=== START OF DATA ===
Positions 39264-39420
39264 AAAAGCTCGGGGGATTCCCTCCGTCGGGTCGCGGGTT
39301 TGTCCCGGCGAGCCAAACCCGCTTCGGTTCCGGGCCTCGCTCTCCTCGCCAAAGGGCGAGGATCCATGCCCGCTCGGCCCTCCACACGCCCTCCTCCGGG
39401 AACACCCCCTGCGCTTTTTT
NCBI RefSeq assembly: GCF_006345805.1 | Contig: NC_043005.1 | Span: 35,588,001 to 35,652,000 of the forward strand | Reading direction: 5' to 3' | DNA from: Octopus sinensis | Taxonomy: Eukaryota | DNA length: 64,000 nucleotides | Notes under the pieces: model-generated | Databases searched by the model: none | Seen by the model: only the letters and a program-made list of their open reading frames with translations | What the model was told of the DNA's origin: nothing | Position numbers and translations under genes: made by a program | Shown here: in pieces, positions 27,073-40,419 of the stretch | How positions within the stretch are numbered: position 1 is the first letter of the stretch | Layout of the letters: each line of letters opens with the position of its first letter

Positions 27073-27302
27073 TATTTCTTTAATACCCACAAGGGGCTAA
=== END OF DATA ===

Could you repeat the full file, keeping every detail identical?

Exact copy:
Positions 39264-39420
39264 AAAAGCTCGGGGGATTCCCTCCGTCGGGTCGCGGGTT
39301 TGTCCCGGCGAGCCAAACCCGCTTCGGTTCCGGGCCTCGCTCTCCTCGCCAAAGGGCGAGGATCCATGCCCGCTCGGCCCTCCACACGCCCTCCTCCGGG
39401 AACACCCCCTGCGCTTTTTT
NCBI RefSeq assembly: GCF_006345805.1 | Contig: NC_043005.1 | Span: 35,588,001 to 35,652,000 of the forward strand | Reading direction: 5' to 3' | DNA from: Octopus sinensis | Taxonomy: Eukaryota | DNA length: 64,000 nucleotides | Notes under the pieces: model-generated | Databases searched by the model: none | Seen by the model: only the letters and a program-made list of their open reading frames with translations | What the model was told of the DNA's origin: nothing | Position numbers and translations under genes: made by a program | Shown here: in pieces, positions 27,073-40,419 of the stretch | How positions within the stretch are numbered: position 1 is the first letter of the stretch | Layout of the letters: each line of letters opens with the position of its first letter

Positions 27073-27302
27073 TATTTCTTTAATACCCACAAGGGGCTAA